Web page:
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Small Business Management – 4 Things To Know About Credit

March 10, 2016

If you have a business, at some point you’ll probably need credit just like you will need business insurance. You may need to make a large purchase, or you may need to finance the materials you need to grow your business. Here’s what you need to know about building business credit.

Apply for a D-U-N-S number

Establish a business credit file by applying for a D-U-N-S® number with Dun & Bradstreet. The D-U-N-S number is an identifier that is unique to each location of your business, and it is used to identify your business credit profile. D-U-N-S stands for Data Universal Numbering System. To apply for a D-U-N-S number, go here.

If you already have a business credit file, check to see what it includes. You can do this on the Dun & Bradstreet website as well. If there is information in your file that is incorrect, you can correct it.

Start to build business credit

Establish credit in the name of your business. Open a commercial checking account and get a credit card in the name of the business. Use this card—not your personal credit card—when you are purchasing items for your business. Not only will this help you build credit for your business, it will make it much easier to track your business expenses if you use that credit card for everything. Be sure to pay off your balance each month.

If you need to make a large purchase that you won’t be able to pay off right away, make sure you make monthly payments on time. And try to pay more than the minimum amount due each month so you can pay off your balance sooner.

Applying for credit

If you know you will need credit for a major purchase, plan ahead for it. Before you apply, make sure all of your accounts are up to date. Check your business credit report and correct any mistakes or omissions.

Don’t exhaust all your other resources before you apply for credit. You should have some money in the bank and your existing credit cards or credit lines should not be maxed out.  Consider these two companies applying for a loan to purchase a large piece of equipment.

• Company A has had an average daily balance of $20,000 in business checking for the past six months. The company has a business credit card with a limit of $10,000. Currently there is a $2,500 balance on the card.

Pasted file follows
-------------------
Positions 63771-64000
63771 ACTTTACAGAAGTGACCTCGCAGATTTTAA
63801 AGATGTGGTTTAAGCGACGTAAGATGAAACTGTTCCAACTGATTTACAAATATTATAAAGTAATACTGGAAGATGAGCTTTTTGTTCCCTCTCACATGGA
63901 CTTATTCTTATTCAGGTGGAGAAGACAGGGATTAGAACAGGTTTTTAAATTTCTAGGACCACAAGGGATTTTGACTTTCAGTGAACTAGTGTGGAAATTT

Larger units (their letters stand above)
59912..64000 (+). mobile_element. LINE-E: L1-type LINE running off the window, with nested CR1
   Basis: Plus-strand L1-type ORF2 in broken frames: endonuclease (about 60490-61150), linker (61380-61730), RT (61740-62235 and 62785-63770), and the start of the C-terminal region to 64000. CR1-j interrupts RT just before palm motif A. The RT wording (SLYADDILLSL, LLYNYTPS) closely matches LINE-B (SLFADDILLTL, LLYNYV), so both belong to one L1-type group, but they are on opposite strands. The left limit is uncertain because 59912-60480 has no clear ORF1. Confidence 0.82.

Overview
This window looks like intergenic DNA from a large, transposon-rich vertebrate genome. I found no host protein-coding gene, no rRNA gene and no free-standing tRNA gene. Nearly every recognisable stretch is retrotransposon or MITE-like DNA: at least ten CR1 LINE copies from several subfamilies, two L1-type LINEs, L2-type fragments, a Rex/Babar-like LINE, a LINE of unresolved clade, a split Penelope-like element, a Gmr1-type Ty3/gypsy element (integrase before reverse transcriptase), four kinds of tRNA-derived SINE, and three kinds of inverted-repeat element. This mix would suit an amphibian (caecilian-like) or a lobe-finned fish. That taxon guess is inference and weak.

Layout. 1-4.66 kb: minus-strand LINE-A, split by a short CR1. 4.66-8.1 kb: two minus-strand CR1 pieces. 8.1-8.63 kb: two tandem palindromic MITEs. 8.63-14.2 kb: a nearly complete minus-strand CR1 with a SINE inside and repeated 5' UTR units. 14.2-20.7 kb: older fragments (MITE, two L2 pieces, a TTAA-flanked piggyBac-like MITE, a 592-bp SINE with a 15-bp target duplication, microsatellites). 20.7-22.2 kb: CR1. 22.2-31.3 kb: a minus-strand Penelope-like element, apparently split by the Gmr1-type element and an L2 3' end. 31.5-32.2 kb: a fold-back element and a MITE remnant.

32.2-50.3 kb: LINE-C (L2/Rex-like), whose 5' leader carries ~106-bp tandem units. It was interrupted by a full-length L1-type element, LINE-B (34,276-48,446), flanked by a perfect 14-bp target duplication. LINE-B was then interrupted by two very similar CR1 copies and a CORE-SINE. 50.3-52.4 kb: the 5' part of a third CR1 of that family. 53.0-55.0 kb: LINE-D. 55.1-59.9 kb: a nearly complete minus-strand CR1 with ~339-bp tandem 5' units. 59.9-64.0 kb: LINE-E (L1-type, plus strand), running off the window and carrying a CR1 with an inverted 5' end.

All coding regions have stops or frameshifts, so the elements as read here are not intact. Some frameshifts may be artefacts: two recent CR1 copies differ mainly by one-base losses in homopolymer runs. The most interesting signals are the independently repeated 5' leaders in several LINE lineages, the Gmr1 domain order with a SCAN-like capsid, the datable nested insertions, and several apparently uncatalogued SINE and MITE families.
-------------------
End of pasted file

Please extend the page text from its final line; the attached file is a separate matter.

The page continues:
• Company B has had an average daily balance of $4500 in business checking for the past six months, and has accessed the overdraft protection on the account three times. The company’s business credit card has a $9,800 balance and a $10,000 limit.

A lender will consider Company A to be a far better credit risk, because they have a little ‘wiggle room.’ If they see an unexpected spike in expenses or decline in revenues, they have the ability to ride out the storm. Company B does not.

The temptation may be to wait as long as possible to apply for a loan or line of credit, but waiting too long may jeopardize your chances for approval or subject you to a higher interest rate.

What kind of credit?

When applying for business credit, you have two choices: a loan or a line of credit. A loan is a lump sum of money you receive when the loan closes. You pay it back over time, with interest. The interest rate is usually fixed, so your payments are the same every month. A line of credit is money that is available to you when you need it. You withdraw from it as you need cash, and you pay it back based on the amount you have outstanding.

The best choice will depend on what you are going to do with the money. If you need to purchase a large piece of equipment or do renovations to your location, a loan may be best. If you need cash for operating expenses or materials, consider a line of credit. With the line of credit, you only pay for the money you are using. When you make payments on your line of credit, the principle payment goes back into the loan for you to use again if you need it.

Managing credit properly is a key component to managing your business. Understanding how to use it will help you grow your business the right way. Check our small business funding infographic to see where entrepreneurs are funding their businesses.